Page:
Sparked by the death of the renowned South African rally driver, Gugu Zulu, on 18 July 2016 on Mount Kilimanjaro, Dr Ross Hofmeyr and I decided to write an article on the risks, avoidance and treatment of high altitude illness (HAI). We have been approached on many occasions for advice on wilderness and expedition medicine and the lack of readily obtainable information on HAI is a frequent concern. Death due to ascent to altitude is entirely avoidable if one takes all the necessary precautions. Too often illness and death are simply due to a lack of knowledge of the risks, and we hope to make this information easily available and accessible. Dr Bridget Farham, editor of the SAMJ, then suggested that we should add similar articles on other leading causes of wilderness injuries and accidents. These articles, written with the assistance of several other authors, were published in the July and August 2017 editions of the SAMJ (2 editorials and 6 articles). They are freely available to MCSA members as downloadable pdf’s, by clicking on the hyperlinks below (or by copying and then pasting the URLs into your browser). Ranging from altitude illness to human factors, the articles are not a comprehensive treatise on wilderness medicine, but deal with some of the commonest medical problems encountered by wilderness travellers. Please feel free to contact the authors should you have any questions.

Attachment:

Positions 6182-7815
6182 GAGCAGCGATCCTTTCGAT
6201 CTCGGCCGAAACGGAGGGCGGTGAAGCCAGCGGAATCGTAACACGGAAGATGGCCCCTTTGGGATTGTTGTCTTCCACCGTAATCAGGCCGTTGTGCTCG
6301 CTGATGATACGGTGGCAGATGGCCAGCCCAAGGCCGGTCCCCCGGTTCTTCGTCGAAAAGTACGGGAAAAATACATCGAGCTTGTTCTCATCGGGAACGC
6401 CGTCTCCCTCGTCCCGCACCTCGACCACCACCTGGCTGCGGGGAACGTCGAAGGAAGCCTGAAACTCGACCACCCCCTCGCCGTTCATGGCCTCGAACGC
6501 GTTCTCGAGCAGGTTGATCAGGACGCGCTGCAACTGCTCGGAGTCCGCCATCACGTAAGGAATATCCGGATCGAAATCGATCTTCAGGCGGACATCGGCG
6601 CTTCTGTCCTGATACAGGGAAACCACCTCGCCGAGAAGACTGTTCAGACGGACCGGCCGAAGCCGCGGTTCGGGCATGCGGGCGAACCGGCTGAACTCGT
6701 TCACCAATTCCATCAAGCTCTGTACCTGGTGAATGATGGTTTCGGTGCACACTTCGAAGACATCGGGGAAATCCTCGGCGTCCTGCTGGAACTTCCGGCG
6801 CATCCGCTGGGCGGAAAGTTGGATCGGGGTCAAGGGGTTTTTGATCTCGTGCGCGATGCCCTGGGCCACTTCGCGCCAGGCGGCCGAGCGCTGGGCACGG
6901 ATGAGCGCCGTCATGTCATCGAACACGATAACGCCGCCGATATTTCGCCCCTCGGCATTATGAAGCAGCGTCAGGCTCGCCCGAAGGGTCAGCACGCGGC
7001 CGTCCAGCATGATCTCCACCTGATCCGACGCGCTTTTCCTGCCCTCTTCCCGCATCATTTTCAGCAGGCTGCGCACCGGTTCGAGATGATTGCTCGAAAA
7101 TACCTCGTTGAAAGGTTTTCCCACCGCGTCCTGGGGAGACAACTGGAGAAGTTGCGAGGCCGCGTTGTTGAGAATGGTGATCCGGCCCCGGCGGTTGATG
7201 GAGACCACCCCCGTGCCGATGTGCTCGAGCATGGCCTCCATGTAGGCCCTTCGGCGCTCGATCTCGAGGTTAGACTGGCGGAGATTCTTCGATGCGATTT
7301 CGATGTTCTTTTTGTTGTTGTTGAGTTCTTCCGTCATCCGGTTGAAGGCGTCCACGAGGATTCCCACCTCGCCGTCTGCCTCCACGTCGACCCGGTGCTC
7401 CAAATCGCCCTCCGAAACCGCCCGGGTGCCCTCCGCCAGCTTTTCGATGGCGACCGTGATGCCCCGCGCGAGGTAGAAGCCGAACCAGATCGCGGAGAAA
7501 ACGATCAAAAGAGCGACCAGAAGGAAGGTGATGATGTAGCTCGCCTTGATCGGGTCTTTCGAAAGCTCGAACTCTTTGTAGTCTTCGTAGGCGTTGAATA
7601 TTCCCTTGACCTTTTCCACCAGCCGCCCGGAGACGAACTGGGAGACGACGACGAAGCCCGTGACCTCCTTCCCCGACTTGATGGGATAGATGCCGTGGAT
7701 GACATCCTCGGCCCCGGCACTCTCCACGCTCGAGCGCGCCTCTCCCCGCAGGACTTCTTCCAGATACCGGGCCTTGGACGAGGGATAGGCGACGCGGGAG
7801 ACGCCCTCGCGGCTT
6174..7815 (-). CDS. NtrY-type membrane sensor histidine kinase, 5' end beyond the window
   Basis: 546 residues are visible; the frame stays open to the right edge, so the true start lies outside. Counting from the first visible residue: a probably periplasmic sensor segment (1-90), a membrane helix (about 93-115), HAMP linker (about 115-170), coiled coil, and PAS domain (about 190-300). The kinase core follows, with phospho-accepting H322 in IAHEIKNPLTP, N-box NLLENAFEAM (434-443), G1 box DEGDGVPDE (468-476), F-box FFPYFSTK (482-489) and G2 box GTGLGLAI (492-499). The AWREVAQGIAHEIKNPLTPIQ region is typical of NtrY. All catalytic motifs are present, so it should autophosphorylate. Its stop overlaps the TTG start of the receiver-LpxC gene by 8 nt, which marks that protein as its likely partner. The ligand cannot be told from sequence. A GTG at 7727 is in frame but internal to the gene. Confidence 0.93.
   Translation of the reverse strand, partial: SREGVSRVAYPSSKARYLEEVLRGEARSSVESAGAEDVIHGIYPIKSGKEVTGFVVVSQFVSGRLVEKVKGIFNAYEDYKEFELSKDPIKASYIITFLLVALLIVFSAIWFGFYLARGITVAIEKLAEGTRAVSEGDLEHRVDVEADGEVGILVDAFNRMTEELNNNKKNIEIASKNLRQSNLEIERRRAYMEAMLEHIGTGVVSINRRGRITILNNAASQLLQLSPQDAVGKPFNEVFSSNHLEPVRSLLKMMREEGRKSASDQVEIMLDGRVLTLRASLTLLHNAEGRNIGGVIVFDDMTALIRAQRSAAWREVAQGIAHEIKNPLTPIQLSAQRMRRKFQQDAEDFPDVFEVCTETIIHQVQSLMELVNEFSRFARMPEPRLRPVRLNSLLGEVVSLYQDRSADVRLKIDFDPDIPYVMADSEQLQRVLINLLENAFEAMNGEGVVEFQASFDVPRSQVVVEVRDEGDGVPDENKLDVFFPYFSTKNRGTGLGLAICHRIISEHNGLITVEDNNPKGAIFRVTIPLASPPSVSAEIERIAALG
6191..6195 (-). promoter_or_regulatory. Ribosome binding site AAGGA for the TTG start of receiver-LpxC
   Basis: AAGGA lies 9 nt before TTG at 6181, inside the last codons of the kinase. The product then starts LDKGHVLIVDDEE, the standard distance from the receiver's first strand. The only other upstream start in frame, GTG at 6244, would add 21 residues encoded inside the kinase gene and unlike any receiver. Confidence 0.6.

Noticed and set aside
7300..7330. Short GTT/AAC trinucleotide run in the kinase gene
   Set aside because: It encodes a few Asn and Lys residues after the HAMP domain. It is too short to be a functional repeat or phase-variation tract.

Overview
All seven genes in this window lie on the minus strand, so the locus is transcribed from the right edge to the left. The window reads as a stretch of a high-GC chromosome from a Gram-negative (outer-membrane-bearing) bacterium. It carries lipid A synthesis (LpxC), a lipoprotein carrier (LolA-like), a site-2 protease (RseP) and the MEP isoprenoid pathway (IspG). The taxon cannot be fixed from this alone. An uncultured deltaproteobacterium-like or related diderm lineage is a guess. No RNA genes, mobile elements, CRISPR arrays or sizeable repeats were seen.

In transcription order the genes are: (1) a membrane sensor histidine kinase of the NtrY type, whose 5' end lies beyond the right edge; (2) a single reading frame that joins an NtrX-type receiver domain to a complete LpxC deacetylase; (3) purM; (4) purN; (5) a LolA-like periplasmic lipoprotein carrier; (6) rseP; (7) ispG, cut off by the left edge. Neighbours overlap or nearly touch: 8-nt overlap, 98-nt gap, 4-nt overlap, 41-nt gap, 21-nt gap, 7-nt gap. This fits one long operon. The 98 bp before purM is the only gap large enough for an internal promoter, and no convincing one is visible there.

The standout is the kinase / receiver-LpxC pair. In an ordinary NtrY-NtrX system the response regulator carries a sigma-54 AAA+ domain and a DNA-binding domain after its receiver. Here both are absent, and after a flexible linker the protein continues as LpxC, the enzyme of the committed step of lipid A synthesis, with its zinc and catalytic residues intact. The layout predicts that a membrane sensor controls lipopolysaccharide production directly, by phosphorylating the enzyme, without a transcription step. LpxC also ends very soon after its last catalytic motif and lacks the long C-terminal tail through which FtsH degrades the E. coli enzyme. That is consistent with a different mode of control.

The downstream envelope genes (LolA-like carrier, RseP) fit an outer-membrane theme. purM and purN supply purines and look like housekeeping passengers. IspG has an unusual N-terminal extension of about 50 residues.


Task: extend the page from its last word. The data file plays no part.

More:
Rik De Decker



Wilderness medicine in southern Africa

Growing wilderness and expedition medicine education in southern Africa


Acute high altitude illness

Update on drowning

Wilderness cold-exposure injuries: An African perspective

Expedition medicine: A southern African perspective

Heat-related illness in the African wilderness

Human factors: Predictors of avoidable wilderness accidents?